I clocked the first mile in 6:55. Way too fast for an opening mile. So I slowed to what I thought was my regular running pace for the second.

About half way round, I noticed how good I felt. My calves had got used to running, even if they did hurt a little. And then, as I crossed the line in front of my house, I pressed the lap button on my watch. 6:45. That can’t be right.

But it was. So I slowed even further for the third lap, running at what seemed like an incredibly slow pace. Again, over the line in 6:57.

I had planned to only run four miles, as a nice break in point for a second run of the week. But I was going to be damn if the last one was going to break the 7 minute mark after three great first laps.

Checking my time at the half distance mark, I realised I was only a couple of seconds inside my goal time. It was going to be tight.

I lengthened my stride, but became aware my strike rate dropped, so I increased that. Three quarters of the way round, I checked the time again. I had this.

The words “Finish strong” appeared in my mind, and I stepped on the gas. I have no idea what I looked like. I didn’t care.

At the line, as I slowed to a halt (instead of powering through) I checked the stopwatch one final time. 6:48.

This is the first time I’ve run four consecutive sub 7-minute miles in four years. And it’s only the beginning…

4 miles, 31 minutes.

Have you ever run a mile without your heels touching the ground? It’s a weird experience. And a calf-killer too.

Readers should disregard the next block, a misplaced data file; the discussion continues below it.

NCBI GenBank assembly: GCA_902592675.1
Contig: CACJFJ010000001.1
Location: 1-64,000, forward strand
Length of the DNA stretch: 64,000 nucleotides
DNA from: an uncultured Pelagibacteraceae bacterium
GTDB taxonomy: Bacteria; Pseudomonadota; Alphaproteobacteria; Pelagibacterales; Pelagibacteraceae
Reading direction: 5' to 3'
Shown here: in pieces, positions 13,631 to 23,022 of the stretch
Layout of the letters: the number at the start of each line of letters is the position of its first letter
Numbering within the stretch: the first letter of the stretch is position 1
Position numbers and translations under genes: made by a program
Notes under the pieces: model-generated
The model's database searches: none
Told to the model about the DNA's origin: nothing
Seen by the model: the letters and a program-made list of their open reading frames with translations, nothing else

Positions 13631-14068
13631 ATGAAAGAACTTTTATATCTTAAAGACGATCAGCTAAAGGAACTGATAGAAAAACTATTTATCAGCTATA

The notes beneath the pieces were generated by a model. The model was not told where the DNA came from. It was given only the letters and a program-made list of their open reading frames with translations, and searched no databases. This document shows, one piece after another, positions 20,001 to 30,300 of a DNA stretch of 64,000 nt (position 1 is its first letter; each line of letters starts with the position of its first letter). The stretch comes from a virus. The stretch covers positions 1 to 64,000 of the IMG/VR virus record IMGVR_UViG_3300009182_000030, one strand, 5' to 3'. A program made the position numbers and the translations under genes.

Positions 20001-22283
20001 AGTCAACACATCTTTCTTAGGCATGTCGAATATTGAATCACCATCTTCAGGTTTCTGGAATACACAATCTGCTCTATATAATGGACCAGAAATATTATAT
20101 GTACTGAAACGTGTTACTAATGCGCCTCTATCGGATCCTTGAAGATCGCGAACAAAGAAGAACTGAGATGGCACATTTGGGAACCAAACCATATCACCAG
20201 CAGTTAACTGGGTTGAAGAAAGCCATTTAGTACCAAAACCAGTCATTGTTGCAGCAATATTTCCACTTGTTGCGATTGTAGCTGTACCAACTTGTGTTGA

Last night, I was obliged to run at Kasia’s pace, to show her the mile route I had worked out around our new place. As it involved a few side streets, She didn’t want to get lost, and asked that I run along side her. There’s just one issue – Her pace is significantly slower than mine.

We’ve tried running together before, with disastrous results. I left her after about twenty seconds, and felt guilty for my entire run after. Another time, we left together, only for me to lap her twice, which must have been disheartening for her.

Anyway, running at her pace last night was difficult for me, as my natural inclination is to go much faster. So, I began running on my toes and the balls of my feet. My heels didn’t touch the ground for the entire first mile, which was completed in 10 minutes.

As we cross the line (well, passed our front door), Kasia told me she’d had enough, and headed in. It was like I was suddenly released, and took off, much too fast. The second lap was completed in a little over six minutes. Way too fast.

I slowed down for the third, completing in 7:10, and decided to stay out for a fourth. The last mile was done in exactly 7:30, and I felt like I could have run all night.

You know when you get into a rhythm, and you can just keep running? Yeah, that’s how it was. Not in the zone, per se, but just feeling good about the run. I was tempted to stay out for a fifth, but thought better of it. I’m still easing my way back in, and conscious of overdoing it so close to the race (Now just some six weeks or so away).

I collapsed into the flat, suddenly very tired. I tend to overheat very quickly as soon as I stop running (not something I’ve ever noticed with anyone else, strangely), but was soon back up, cooking a tempeh bolognese for dinner…

However, this morning, my calves are killing me. I think it might be a couple of days before they forgive me for running on my toes.

…But a runner that does run is definitely a runner.